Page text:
PHIL 350A:  Study Questions for Week #8


1.  According to Quine traditional epistemology has two elements, the conceptual and the doctrinal.  What are these two elements?


2.  What does Quine mean by:  "[E]pistemology in its new setting is contained in natural science, as a chapter of psychology."(Pojman, p. 186)


3.  What is psychologism in epistemology?  BonJour identifies three roles for psychology in epistemology that are unobjectionable.  He refers to them as minimal psychologism, conceptual psychologism, and the meliorative epistemological project.  Explain each.  Why would BonJour regard the use of psychology to reply to a skeptic as question-begging?  How might the naturalistic epistemologist reply to this objection?


4.  Is Quine's naturalized epistemology purely descriptive?  What is the normative element?  Does Quine have a conception of good evidence or good reasons for belief?


5.  What is the metaphor of Neurath's raft?  Why does it apply to Quine's epistemology?  Is Quine a coherentist about justification? 


6.  What is Quine's evolutionary defense of induction?  What is the Garcia experiment that Pojman cites as casting doubt on this defense?  Does it?  Explain.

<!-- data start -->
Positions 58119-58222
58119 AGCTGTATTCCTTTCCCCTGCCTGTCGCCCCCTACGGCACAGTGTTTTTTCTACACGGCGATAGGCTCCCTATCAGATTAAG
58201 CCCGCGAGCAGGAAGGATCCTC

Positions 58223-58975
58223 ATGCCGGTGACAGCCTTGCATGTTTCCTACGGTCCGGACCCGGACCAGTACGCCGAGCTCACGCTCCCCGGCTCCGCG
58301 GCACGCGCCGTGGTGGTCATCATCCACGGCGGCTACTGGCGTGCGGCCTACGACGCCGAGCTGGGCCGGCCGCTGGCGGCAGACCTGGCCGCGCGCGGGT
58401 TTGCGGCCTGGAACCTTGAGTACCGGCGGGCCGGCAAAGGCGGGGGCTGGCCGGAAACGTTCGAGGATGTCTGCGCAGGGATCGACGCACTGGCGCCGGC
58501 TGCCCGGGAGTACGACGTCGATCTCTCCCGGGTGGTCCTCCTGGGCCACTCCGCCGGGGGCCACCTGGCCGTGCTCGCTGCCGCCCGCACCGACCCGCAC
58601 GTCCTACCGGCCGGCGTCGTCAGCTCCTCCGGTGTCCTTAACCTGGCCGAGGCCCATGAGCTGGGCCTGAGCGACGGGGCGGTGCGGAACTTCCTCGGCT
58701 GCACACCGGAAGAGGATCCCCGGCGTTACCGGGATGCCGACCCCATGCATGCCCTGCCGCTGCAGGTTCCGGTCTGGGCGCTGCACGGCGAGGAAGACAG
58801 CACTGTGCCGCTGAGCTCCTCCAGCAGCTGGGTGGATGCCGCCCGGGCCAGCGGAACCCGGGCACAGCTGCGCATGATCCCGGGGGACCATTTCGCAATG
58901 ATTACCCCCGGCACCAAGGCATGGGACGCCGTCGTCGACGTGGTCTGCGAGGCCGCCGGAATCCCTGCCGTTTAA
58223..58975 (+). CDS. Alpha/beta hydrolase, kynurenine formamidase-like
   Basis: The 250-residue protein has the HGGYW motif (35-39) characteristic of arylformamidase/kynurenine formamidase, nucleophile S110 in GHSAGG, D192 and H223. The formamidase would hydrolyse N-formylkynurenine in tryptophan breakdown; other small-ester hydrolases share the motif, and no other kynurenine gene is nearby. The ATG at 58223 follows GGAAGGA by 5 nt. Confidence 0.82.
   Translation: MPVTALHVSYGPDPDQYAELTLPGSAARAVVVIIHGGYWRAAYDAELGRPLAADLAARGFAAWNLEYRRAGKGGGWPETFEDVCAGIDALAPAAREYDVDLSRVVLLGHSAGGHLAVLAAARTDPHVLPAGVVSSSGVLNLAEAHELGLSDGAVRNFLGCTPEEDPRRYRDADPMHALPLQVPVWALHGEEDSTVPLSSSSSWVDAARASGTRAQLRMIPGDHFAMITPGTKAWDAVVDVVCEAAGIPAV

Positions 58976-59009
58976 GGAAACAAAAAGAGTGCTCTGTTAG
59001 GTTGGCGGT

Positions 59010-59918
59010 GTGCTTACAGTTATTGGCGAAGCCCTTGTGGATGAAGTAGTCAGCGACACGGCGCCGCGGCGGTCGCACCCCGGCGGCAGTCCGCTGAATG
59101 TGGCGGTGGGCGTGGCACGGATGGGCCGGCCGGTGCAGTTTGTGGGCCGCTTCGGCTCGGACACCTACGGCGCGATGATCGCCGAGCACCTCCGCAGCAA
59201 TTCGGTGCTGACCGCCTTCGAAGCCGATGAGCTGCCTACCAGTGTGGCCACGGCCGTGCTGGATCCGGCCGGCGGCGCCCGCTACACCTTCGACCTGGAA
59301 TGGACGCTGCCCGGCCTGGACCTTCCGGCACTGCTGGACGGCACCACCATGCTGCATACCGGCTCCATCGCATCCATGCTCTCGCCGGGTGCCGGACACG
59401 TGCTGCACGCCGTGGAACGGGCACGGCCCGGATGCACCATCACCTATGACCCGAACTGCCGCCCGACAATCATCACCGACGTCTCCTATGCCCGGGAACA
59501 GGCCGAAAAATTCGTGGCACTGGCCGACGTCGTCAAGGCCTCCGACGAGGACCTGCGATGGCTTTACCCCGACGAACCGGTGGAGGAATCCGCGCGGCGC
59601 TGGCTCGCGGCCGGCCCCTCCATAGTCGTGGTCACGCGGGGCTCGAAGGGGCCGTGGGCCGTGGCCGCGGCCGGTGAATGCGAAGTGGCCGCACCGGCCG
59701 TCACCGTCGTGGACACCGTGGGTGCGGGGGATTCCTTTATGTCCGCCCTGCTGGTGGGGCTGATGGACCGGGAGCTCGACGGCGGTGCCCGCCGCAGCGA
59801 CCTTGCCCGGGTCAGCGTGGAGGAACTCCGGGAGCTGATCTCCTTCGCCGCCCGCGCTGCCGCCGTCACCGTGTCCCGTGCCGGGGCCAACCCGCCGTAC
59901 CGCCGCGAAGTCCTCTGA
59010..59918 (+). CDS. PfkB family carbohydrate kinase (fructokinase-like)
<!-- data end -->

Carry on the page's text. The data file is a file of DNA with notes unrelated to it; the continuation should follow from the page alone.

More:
7.  What is the difference between a false negative and a false positive?  Why is it important in evolutionary explanations of belief?


8.  Pojman says "The laws of logic seem to survive revision."(194)  What examples have we given from class that conflict with this claim?


9.  Quine regards skepticism as "an offshoot of science"?   What does he mean by this?


10.  BonJour argues that naturalized epistemology can say nothing to distinguish science from occult beliefs such as astrology.  Is this true?  How would Quine reply?  How would a reliabilist reply? 


11.  BonJour identifies two main elements of naturalized epistemology:  (1) the rejection of "apsychologistic epistemology" and (2) the rejection of any sort of a priori justification.  Which one does he think is the main issue between the Cartesian epistemologist and the naturalistic epistemologist?


12.  What is radical empiricism?  What is BonJour's main objection to it? 


13.  BonJour claims that if naturalized epistemology includes arguments for its positions, it is self-referentially inconsistent.  What does this mean?  His argument is based on his earlier argument in chapter 5 that crucially involved the status of the following proposition:  If O, then NO (or:  If O, then NO is likely to be true).  Review that argument and make sure you can explain it. When we discussed BonJour’s argument in chapter 5 earlier in the course, we also discussed how Nozick would reply to it.  You should be able to explain Nozick’s reply.


14.  What does BonJour mean when he says that the naturalized epistemologist uses reasoning while denying the possibility of "the only sort of non-question-begging justification that such reasoning could have"?  Why is the naturalist's defense of reliable forms of reasoning question-begging to BonJour?  How might the naturalist reply to the charge of begging the question?